The Sandy Hook Elementary shooting that killed 27, including 20 children, is already generating the same conversation that every mass shooting in America generates: Why are there so many shootings?
One piece of this puzzle is the national rate of firearm-related murders, which is charted above. The United States has by far the highest per capita rate of all developed countries. According to data compiled by the United Nations, the United States has four times as many gun-related homicides per capita as do Turkey and Switzerland, which are tied for third. The U.S. gun murder rate is about 20 times the average for all other countries on this chart. That means that Americans are 20 times as likely to be killed by a gun than is someone from another developed country.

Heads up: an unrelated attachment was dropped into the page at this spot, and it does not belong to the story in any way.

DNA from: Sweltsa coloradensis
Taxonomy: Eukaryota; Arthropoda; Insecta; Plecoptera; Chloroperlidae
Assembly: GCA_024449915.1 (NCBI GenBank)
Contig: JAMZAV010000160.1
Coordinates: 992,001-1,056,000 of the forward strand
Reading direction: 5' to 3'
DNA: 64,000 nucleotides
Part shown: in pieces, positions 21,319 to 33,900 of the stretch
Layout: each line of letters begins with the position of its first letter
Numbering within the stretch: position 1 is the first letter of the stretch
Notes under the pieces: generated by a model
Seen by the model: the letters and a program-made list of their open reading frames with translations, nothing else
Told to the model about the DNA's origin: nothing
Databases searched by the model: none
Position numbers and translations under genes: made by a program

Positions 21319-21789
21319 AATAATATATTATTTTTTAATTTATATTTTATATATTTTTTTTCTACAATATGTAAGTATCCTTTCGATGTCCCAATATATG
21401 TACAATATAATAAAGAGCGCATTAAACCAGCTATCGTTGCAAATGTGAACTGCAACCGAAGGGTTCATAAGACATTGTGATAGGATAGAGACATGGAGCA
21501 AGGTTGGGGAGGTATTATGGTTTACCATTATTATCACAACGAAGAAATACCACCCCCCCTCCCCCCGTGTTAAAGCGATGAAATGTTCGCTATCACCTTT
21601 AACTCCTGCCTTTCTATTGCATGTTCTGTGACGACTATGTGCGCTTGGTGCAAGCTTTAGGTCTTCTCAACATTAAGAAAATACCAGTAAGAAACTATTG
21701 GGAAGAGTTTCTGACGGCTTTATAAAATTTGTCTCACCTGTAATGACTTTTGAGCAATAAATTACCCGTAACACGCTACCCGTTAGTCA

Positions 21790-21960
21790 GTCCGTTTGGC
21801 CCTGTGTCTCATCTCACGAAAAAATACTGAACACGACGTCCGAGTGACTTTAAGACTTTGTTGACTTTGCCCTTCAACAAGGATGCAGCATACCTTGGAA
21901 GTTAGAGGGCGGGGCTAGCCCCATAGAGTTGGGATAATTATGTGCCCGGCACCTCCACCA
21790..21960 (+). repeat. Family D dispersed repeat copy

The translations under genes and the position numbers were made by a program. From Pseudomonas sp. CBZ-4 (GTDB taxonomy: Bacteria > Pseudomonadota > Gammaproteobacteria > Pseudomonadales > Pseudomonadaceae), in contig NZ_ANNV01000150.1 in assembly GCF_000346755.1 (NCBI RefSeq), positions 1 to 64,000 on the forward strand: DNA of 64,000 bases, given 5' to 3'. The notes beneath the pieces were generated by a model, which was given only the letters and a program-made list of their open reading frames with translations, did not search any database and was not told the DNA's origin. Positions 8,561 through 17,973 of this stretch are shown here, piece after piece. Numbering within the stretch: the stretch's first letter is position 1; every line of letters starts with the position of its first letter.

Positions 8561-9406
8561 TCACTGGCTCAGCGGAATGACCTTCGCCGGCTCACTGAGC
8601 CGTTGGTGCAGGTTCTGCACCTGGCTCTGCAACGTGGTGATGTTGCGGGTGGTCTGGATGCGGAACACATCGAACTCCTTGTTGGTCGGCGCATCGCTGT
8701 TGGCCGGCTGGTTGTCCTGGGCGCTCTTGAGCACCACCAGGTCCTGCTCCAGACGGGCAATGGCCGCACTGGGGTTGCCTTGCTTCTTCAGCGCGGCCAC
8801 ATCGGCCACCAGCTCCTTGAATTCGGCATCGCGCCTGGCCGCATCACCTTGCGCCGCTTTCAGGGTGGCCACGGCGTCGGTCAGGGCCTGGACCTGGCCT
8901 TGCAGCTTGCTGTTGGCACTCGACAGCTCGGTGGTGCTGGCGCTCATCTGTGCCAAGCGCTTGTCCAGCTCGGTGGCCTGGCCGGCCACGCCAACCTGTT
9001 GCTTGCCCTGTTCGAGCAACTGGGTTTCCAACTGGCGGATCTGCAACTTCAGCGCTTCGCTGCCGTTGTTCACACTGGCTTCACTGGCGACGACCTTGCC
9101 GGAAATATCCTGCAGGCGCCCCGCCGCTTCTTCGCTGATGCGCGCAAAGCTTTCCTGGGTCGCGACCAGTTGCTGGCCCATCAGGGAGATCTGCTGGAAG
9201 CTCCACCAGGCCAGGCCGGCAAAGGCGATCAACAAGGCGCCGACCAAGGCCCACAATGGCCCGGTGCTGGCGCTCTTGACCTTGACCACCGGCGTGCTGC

The above chart measures data for the nations of the Organization for Economic Cooperation and Development, which includes all Western countries plus Turkey, Israel, Chile, Japan, and South Korea. I did not include Mexico, which has about triple the U.S. rate due in large part to the ongoing drug war.
The rate in several developing countries, particularly in Latin America, is significantly higher. Honduras, which has been called the murder capital of the world, has an average firearm murder rate that's about 20 times America's. But make no mistake: For a rich, developed country, the U.S. gun-related homicide rate is very, very high.